So I want to re-watch the positional drills with fresh eyes and new enthusiasm. I want to see how the player moves. I want to see how he moves when judging him against his peers in an assembly line fashion watching player after player at the same position being asked to execute the exact same thing. I want to rewind and watch it over and over to see is there is a small recurring nuance that changes my opinion of this player from an athleticism standpoint. Maybe Johnny had a bad hamstring that I didn't know about during the college season and he didn't move as well as he did at the Combine.
Also, this serves another purpose in that the scout would then watch prospects that he isn't responsible for and get a feel for all of the defensive backs, wide receivers or whatever at the Combine instead of just the players he has to have a grade on. It broadens the scout's perspective on the entire draft class.
Take a look at Steelers offensive players when they were at the NFL Scouting Combine
Okay, next up for me is the test results. Ignoring the numbers gathered at the Combine would be foolish but overeating to them is every bit as much of a mistake. A mistake that scouts can easily make is giving a player double credit for a trait.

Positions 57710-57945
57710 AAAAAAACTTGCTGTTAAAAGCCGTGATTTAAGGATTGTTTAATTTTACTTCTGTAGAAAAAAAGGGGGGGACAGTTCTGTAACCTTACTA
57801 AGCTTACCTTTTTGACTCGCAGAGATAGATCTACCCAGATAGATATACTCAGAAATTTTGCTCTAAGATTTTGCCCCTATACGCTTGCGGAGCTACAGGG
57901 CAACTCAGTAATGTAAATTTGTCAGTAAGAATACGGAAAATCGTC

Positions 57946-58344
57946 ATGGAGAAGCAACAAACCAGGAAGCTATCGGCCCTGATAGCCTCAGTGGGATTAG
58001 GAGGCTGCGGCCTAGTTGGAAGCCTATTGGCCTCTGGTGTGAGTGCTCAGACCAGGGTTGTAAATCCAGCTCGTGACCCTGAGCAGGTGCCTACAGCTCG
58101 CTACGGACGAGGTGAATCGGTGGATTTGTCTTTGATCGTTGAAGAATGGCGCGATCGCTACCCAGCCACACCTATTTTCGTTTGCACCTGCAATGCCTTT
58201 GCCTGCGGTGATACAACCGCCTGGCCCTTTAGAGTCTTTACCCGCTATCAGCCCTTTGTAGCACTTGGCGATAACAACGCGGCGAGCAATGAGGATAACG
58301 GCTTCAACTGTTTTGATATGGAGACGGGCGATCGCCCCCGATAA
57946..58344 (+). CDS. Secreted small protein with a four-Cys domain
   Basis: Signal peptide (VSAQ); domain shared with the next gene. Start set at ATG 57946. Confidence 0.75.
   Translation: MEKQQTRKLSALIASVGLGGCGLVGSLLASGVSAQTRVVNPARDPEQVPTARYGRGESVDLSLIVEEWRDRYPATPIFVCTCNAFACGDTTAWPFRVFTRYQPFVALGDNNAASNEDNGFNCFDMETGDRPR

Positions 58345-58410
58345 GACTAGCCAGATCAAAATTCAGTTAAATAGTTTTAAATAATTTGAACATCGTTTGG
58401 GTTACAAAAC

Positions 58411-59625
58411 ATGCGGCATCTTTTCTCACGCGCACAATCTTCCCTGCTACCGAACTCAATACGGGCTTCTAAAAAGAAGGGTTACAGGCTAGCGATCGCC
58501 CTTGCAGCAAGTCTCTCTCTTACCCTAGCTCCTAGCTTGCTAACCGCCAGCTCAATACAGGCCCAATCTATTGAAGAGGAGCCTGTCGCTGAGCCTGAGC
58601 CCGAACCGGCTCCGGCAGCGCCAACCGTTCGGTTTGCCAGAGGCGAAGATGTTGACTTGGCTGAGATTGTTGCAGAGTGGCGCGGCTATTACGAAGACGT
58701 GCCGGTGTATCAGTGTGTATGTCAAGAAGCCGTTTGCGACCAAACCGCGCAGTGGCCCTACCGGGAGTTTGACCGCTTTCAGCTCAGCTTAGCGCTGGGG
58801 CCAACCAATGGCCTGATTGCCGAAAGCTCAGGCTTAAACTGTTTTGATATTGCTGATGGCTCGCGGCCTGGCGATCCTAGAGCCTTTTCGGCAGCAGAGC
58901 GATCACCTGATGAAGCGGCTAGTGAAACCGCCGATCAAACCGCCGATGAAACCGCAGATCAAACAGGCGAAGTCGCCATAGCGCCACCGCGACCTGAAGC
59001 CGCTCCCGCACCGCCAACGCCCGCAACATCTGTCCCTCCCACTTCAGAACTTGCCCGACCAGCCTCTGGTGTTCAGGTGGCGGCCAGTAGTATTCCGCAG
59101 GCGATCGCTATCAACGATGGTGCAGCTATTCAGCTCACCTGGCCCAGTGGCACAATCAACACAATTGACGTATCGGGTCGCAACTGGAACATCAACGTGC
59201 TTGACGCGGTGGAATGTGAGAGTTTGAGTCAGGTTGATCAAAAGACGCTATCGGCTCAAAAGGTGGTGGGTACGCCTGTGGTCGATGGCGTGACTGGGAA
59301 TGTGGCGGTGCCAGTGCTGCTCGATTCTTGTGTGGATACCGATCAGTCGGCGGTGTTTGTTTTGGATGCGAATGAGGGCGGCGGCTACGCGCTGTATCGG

Here is an easy example: Alabama's Henry Ruggs is clearly one of the fastest players in college football. If I wrote a report on Ruggs based just off his game film, I would grade his speed extremely high. You do not need a trained eye to see that Ruggs can fly on the football field. But let's just say that Ruggs comes to Indianapolis and runs in the 4.2s. Should I bump up my speed grade on Ruggs? The short answer is no. Don't give him double credit for being fast. You knew he was fast and that already reflected in your grade.
However, there are times when the Combine numbers don't jive with what you saw on tape. A player can exceed expectations in speed, explosion, strength or change of direction tests. Or he could shock you by underperforming. This is bound to happen with quite a few players. Once again, did Johnny have an injury during the year? Was his body more beat up in November than it is now? We have to find those answers to make the best evaluation.